Mike Stevens | Sep 2, 2009

YOUNG DRIVERS ARE TWICE as likely to have an accident in their first few months of holding a provisional ('P-plater') licence than after a year of driving experience, a University of Adelaide study has found.

Learner drivers in South Australia currently must log 50 hours of supervised driving experience (soon to be increased to 75 hours). By comparison, Victorian and NSW learners must log 120 hours.

According to the university's Centre for Automotive Safety Research spokesman Craig Kloeden, the results show that whether it is 50, 75 or 120 hours, learner drivers are still not gaining enough experience.

"The study indicates that it is many hundreds of hours before young drivers become competent in a vehicle," Mr Kloeden said.

"Given that young drivers are 15 times more likely to have an accident once they move from their learners to a provisional licence there is a strong case for extending the length of the learner phase even more."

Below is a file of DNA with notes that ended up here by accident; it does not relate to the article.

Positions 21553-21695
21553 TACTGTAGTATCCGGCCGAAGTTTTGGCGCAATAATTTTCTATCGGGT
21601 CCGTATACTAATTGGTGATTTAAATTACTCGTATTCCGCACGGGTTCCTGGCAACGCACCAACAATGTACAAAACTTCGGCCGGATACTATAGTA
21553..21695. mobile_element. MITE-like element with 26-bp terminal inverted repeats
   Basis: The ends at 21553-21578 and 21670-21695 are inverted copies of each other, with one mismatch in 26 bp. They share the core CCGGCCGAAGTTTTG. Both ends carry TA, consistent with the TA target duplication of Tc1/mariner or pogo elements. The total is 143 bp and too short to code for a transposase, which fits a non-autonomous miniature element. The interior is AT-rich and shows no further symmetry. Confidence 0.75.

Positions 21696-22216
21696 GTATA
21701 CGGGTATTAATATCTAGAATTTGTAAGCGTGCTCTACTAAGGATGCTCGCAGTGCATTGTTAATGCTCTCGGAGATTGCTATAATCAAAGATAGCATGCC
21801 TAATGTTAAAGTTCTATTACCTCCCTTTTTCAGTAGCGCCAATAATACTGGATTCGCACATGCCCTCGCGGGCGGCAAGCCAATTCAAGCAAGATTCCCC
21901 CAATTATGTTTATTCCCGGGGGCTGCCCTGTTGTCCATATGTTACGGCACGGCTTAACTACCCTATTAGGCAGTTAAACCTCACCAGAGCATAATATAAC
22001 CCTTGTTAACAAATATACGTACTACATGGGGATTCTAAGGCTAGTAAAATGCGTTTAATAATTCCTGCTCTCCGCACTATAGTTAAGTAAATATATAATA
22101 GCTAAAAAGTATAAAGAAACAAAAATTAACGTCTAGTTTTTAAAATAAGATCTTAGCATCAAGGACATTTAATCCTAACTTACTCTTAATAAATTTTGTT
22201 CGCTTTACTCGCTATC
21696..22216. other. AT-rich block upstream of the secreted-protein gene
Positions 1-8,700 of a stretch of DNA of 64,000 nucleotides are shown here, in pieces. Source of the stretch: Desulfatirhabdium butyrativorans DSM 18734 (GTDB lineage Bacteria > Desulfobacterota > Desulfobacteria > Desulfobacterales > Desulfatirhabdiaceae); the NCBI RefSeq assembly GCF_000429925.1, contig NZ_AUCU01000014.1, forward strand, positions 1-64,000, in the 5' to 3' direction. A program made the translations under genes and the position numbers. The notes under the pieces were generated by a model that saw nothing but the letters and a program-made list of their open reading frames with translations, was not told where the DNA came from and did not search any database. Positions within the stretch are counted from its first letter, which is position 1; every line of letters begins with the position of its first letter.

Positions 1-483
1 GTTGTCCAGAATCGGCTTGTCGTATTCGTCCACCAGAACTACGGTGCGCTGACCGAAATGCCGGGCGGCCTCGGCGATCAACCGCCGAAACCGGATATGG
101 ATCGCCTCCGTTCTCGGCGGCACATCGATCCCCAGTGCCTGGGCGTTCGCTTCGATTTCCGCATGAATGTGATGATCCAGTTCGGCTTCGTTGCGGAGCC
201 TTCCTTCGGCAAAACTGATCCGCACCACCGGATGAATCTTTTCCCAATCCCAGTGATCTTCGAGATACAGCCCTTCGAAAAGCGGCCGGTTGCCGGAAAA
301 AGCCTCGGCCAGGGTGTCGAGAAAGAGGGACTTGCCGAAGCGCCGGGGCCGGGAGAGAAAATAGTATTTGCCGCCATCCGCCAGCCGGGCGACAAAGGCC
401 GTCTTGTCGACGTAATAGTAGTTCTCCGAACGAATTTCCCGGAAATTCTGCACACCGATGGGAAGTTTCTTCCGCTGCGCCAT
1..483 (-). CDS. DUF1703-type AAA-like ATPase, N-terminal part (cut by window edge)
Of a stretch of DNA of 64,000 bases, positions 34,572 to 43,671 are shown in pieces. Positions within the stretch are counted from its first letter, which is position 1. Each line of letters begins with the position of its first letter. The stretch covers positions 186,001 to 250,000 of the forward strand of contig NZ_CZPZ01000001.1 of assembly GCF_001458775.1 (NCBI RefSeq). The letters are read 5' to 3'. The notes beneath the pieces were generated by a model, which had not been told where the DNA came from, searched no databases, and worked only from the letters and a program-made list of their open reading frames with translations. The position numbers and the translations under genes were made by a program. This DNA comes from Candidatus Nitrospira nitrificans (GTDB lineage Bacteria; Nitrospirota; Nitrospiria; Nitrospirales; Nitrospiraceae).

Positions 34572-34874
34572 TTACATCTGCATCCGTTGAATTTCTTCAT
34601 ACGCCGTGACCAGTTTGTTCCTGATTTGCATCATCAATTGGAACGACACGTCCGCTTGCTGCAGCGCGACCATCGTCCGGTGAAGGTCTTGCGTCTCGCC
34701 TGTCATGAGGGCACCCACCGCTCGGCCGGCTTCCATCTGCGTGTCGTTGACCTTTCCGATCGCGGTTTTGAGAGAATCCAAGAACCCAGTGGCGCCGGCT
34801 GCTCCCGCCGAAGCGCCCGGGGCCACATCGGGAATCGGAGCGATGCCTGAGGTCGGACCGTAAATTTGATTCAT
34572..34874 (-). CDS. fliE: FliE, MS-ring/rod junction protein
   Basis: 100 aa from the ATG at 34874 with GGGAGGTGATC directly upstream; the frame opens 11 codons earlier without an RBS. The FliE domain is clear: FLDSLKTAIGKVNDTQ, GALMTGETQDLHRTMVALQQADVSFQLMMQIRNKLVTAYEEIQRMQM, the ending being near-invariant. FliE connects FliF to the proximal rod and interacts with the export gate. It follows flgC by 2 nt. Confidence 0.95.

The study surveyed 50,000 young drivers aged 16-19 over a five year period, and found that two types of crashes were commonplace in the first 12 months of gaining a provisional licence: veering off the road and colliding with fixed objects, and failing to correctly negotiate a right-hand turn across traffic.

"By the end of their first year of a provisional licence, these types of accidents were far less common," Mr Kloeden said.

"It demonstrates that time spent behind the wheel is a very important determinant of crash risk."

Mr Kloeden said that having young drivers log more supervised hours than currently required would encourage safer driving behaviour in the long term, leading to a decreased risk of accidents early on in their unsupervised driving experience.

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